The nature and art of workmanship

is an excellent book by David Pye (isbn 1-871569-76-1). As usual I'm going to quote from a few pages:
Design is what, for practical purposes, can be conveyed in words and by a drawing: workmanship is what, for practical purposes, can not.
The essential idea is that the quality of the result is continually at risk during the process of making.
The care counts for more than the judgement.
Much of what is ordinarily called skill is simply knowledge.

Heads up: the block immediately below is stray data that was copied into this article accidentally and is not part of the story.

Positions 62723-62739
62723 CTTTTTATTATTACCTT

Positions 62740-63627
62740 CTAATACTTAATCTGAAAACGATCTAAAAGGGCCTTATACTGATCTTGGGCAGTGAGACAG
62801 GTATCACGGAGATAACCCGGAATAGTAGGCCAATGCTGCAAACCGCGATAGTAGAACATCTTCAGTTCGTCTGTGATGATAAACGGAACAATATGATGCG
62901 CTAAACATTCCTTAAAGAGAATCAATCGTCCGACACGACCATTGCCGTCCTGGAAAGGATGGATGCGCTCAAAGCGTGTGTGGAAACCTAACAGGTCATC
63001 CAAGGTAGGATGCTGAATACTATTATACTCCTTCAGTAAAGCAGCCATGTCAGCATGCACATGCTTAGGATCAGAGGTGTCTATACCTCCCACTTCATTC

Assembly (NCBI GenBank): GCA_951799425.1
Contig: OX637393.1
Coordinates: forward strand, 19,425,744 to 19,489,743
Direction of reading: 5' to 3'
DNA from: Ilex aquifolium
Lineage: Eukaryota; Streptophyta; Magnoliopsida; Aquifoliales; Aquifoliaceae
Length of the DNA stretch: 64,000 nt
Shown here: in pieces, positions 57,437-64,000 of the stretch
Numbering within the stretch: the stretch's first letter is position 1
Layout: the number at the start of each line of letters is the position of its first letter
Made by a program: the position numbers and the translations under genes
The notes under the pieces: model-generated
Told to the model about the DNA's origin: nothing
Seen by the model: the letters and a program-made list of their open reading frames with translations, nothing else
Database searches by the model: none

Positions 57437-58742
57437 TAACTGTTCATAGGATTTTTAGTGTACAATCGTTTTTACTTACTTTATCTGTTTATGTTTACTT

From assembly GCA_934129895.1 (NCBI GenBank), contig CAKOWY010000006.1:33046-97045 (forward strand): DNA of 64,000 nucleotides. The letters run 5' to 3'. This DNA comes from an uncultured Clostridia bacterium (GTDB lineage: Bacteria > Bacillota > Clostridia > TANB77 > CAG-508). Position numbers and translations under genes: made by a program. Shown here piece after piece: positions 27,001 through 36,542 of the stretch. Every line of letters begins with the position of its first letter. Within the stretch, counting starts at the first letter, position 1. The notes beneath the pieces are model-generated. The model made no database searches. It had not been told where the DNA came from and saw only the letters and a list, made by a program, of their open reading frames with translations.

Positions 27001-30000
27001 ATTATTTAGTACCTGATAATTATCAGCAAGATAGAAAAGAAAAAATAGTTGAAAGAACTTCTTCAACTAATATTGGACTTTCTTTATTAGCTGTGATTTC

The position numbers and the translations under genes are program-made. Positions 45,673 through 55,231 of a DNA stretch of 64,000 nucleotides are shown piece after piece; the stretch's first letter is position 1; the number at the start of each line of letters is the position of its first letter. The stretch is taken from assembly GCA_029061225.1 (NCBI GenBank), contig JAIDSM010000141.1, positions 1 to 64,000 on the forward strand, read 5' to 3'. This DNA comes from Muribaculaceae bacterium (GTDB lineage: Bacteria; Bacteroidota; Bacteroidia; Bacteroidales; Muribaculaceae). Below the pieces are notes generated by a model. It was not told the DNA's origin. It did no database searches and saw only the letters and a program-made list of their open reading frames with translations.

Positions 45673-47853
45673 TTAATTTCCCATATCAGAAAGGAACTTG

There is a strong incentive to design only in terms of shapes which are easy to communicate.
No two leaves of the same tree are precisely alike, each is individual: yet every one of them conforms to a recognizable pattern characteristic of the species.
Design - the music of design - depends on the relationships between distinguishable and separable features of things.
It [workmanship] takes over where design stops.
You must not torture your material.
We can have no direct rapport with the nature of any material, but have to judge what it is by looking at the surface. We can never see the thing, the material itself, but only the surface, which our vision, unlike X-rays, will not penetrate.

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